China Warns Weibo Military Enthusiasts Of Alleged “Leaks”

A Weibo account affiliated with the PLA Daily, the official newspaper of the People’s Liberation Army, warned Chinese military enthusiasts on the social media platform against becoming unwitting tools of foreign intelligence agencies.

In a post made after the alleged suspension of several military enthusiasts’ accounts, the Jun Zhengping Studio said that military enthusiasts must possess a “sense of confidentiality” when posting, due to the high interest of foreign intelligence agencies in Chinese military developments. It warned readers that “whether it is intentional or unintentional, leaking classified information on the internet will do harm to the country and potentially lead to prison terms”.

Video of the H-6N carrying an air-launched ballistic missile

The post and a subsequent editorial in the notoriously hawkish Global Times refer to a recent incident where a photograph of a “weapon that has yet to enter service” wound up providing foreign intelligence agencies with an intelligence windfall. While said weapon was not detailed by both publications, it could have been the video reveal of what appeared to be an air-launched ballistic missile being carried by a Xian H-6N. The video wound up confirming suspicions that the latest model of the strategic bomber had been modified with a recess for the conformal carriage of such a missile.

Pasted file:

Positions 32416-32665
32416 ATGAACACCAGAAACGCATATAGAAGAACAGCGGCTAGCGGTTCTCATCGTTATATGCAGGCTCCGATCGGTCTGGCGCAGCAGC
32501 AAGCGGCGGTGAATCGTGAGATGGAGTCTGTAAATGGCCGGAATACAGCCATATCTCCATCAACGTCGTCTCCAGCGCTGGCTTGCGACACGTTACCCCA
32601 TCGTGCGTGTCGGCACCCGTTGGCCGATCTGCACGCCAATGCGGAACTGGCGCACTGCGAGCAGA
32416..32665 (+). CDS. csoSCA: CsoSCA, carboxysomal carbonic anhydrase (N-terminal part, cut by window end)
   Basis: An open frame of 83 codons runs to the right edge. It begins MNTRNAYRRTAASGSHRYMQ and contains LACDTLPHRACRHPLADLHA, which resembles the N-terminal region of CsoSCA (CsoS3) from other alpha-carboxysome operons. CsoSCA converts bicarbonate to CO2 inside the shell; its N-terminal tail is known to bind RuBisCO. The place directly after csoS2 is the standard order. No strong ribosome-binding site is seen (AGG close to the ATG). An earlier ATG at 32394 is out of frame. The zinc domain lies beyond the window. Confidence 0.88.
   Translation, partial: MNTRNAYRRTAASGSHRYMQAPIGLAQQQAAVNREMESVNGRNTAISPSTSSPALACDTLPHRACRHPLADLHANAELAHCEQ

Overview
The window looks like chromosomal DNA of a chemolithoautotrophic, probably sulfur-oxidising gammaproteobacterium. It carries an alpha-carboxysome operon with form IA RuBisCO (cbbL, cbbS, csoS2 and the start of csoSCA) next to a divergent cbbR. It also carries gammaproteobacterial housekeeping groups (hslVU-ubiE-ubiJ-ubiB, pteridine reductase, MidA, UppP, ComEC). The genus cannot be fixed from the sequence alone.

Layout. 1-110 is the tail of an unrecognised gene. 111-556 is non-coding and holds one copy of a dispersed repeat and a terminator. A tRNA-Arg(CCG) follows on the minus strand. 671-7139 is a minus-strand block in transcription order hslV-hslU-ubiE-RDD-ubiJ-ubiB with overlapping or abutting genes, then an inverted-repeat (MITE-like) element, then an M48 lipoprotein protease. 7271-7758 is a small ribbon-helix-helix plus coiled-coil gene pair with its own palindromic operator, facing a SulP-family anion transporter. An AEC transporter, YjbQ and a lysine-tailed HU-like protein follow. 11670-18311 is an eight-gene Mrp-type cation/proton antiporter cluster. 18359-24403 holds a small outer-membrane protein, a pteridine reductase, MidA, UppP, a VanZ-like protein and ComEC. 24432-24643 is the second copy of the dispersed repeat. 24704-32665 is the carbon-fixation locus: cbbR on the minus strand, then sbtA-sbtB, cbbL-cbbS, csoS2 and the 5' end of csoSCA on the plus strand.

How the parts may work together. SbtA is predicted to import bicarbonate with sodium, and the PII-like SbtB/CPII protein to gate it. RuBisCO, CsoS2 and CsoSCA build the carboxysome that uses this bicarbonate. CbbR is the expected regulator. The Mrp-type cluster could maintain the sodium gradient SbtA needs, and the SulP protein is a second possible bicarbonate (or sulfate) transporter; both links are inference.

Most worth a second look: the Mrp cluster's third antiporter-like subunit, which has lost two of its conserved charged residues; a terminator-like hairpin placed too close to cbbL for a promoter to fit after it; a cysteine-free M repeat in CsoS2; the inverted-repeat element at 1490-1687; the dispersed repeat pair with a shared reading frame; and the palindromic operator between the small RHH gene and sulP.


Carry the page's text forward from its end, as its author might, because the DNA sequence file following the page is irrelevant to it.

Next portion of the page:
As is the norm with the highly monitored Chinese internet, Chinese military enthusiasts have long had to play a game of cat and mouse with Chinese authorities, never quite knowing whether censors’ opinions of the photographs or renders of new hardware released or under development would change overnight, resulting in removed posts, suspended accounts or outright bans. However, this has not stopped them from piercing cloaks of official silence over the years, most notably with the Chengdu J-20 stealth aircraft, whose early testing was extensively photographed by photographers lurking near a Chengdu airfield without a single word of acknowledgement out of Beijing. 

What was claimed to be the first preproduction Chengdu J-20 undergoing tests in December 2015.

With Xi Jinping’s drive to further strengthen control over information flow in Chinese society since becoming president of China, it is perhaps not so surprising that the PLA would similarly seek to crack down on those whose curiosity might reveal the next big Chinese military development. However, even the threat of a crackdown alone without action could provide a chilling effect deemed sufficient until the next major leak. Even so, one shouldn’t bet against the tenacity of the truly intrepid.